1. This post didn’t mark a special occasion. Hits have often increased by magnitudes of 10-20 when, for example, albums were issued, honors awarded, birthdays celebrated … .  This post was not tied to an extraordinary event. In fact, when previously posted Dec 16, 2014 at DrHGuy.com, a predecessor of Cohencentric, this quotation drew less than 100 views.

2. It’s not a short, simple post. The advice almost universally proffered to those posting on blogs, Facebook and other social media is “keep it short.” The admonition from Anatomy of a Perfect Facebook Post: Exactly What to Post to Get Better Results is representative: “A perfect Facebook post …  is brief—40 characters or fewer.”1  It turns out that Leonard uttered only a few pithy pronouncements – and this isn’t one of them. Viewers had to read more than 40 characters. More significantly, the thoughts expressed were neither simple or intuitive.

3. It’s not a visual post. The post centered not on a great photo, a musical performance, or even an interview video but on printed words, There is a photo that’s interesting but would hardly be a draw presented in isolation and there is a link to the interview video from which the quote was taken, but fewer than 10% of viewers also went to the video,

4. The hits were overwhelmingly generated by Facebook. On occasion, Cohencentric posts have benefited from links that appeared on fan sites for Leonard Cohen, Bob Dylan, Bruce Springsteen, Chuck Berry, and others. And sometimes, the Google algorithm du jour have resulted in an influx of viewers. Heck, there have been Cohencentric links published in the New York Times, Mojo, Rolling Stone, and other notable publications. In this case, however, the referral source was Facebook. The stats app for Cohencentric lacks the sophistication to indicate which Facebook pages contributed but experience indicates that the Cohen fan pages alone don’t generate this volume of views. (The official Leonard Cohen Page does sometimes cause tens of thousands or even hundreds of thousands of views, but no link to this post appeared there.)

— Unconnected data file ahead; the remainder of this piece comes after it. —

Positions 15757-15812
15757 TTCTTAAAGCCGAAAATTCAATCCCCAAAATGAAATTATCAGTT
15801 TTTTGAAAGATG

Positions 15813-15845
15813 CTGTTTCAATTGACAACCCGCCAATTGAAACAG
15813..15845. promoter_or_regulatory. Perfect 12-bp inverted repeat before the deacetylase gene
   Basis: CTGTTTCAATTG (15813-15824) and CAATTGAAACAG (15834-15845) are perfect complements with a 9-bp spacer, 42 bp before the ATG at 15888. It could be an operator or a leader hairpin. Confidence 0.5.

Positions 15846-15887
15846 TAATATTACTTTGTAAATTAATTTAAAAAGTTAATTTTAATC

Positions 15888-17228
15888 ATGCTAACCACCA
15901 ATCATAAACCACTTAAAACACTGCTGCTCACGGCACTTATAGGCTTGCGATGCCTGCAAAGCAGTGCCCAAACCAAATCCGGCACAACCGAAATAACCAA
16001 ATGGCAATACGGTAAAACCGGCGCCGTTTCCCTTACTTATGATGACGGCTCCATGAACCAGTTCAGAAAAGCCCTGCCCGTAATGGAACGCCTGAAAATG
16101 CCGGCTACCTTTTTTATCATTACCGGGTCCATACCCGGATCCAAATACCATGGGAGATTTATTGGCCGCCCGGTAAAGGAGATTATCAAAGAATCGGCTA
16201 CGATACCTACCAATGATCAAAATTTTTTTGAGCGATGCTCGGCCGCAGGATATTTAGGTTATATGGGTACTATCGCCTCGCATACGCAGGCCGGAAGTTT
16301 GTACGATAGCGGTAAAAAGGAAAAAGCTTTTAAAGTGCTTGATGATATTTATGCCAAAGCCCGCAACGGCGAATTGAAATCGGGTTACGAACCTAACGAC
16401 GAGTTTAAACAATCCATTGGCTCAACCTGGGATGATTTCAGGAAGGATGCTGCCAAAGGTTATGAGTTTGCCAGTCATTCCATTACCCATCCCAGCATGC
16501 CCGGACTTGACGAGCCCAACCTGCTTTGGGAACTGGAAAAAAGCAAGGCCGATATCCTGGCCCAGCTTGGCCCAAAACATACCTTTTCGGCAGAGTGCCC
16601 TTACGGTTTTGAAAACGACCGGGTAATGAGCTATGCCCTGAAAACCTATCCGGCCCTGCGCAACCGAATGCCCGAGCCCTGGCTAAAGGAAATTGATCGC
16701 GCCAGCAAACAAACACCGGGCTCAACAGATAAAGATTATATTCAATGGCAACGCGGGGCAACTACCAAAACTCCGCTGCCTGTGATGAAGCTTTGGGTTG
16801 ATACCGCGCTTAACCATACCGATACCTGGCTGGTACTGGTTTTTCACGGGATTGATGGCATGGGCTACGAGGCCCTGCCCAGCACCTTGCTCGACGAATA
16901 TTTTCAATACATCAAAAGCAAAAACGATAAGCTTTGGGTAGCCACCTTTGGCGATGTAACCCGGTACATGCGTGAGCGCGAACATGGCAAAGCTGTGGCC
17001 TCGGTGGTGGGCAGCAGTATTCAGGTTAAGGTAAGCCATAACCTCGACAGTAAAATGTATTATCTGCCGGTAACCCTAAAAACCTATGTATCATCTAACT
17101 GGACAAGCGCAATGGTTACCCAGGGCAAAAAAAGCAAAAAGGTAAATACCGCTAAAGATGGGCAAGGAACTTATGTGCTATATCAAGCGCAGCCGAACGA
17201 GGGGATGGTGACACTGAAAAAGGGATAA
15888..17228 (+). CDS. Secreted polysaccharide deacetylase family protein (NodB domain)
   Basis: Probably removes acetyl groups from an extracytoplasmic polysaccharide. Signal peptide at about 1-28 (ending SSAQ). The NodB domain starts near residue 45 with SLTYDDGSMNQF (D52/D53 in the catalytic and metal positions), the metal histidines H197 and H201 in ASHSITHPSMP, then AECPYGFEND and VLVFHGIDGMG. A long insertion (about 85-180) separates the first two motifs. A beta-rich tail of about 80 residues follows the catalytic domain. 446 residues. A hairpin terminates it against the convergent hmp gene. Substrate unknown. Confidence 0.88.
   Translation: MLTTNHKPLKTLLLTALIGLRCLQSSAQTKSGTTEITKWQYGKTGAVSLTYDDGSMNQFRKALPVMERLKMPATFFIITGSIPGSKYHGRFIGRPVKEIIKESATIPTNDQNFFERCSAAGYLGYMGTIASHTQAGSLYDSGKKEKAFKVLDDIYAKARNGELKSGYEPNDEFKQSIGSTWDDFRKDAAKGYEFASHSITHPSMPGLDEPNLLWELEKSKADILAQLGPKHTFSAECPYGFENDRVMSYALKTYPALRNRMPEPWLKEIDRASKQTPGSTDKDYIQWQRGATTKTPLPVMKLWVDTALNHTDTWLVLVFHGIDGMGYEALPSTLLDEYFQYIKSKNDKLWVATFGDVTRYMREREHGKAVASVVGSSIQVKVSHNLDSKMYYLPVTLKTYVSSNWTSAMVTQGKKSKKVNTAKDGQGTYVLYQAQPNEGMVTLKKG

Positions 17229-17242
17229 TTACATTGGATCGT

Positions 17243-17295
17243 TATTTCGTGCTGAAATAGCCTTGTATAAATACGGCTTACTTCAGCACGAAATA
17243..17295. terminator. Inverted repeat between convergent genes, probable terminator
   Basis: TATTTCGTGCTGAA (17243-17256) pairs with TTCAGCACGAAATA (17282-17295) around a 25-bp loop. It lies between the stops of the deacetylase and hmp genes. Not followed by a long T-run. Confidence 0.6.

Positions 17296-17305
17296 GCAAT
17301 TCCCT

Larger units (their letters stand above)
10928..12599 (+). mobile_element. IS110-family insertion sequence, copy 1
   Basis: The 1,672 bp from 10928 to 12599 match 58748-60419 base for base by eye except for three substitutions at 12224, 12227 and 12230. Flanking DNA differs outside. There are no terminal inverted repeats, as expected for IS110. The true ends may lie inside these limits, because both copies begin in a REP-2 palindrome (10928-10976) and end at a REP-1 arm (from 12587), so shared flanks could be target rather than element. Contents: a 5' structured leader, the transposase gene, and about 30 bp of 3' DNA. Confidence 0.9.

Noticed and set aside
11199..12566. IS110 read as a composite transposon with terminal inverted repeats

Why The Popularity Of This Quotation Is Important – Maybe

The significance is, in a sense, obvious: the message conveyed by Leonard’s quotation clearly registered with a large number of folks. That doesn’t mean, by the way, that everyone agreed with the concept. It does mean that it engaged a massive audience – without the benefit of a Leonard Cohen musical performance or a Leonard Cohen poem or anything more than a portion of a transcript of a 1997 interview held at Leonard’s cabin at the Mount Baldy Zen Center. It’s the unadorned notion that struck a chord. Now, that’s remarkable.

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  1. Length is not the only issue article dealt with by this article; it’s just the bit that applies here. []

Leonard Cohen on “The reanimation of the blood-lust which human beings seem to fall back on whenever they get mildly bewildered about their predicament” 1994


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As I said, ‘I have seen the future baby, it is murder.’  I would say one of the consequences is going to be tremendous disorder and the reanimation of the blood-lust which human beings seem to fall back on whenever they get mildly bewildered about their predicament. When the Berlin Wall came down, I wrote, ‘Give me back the Berlin Wall, give me Stalin and Saint Paul’ — there weren’t many people saying that at the time.quotedown2

Leonard Cohen

 

From A Purple Haze To A Purple Patch by Adam Sweeting (The Canberra Times: July 24, 1994)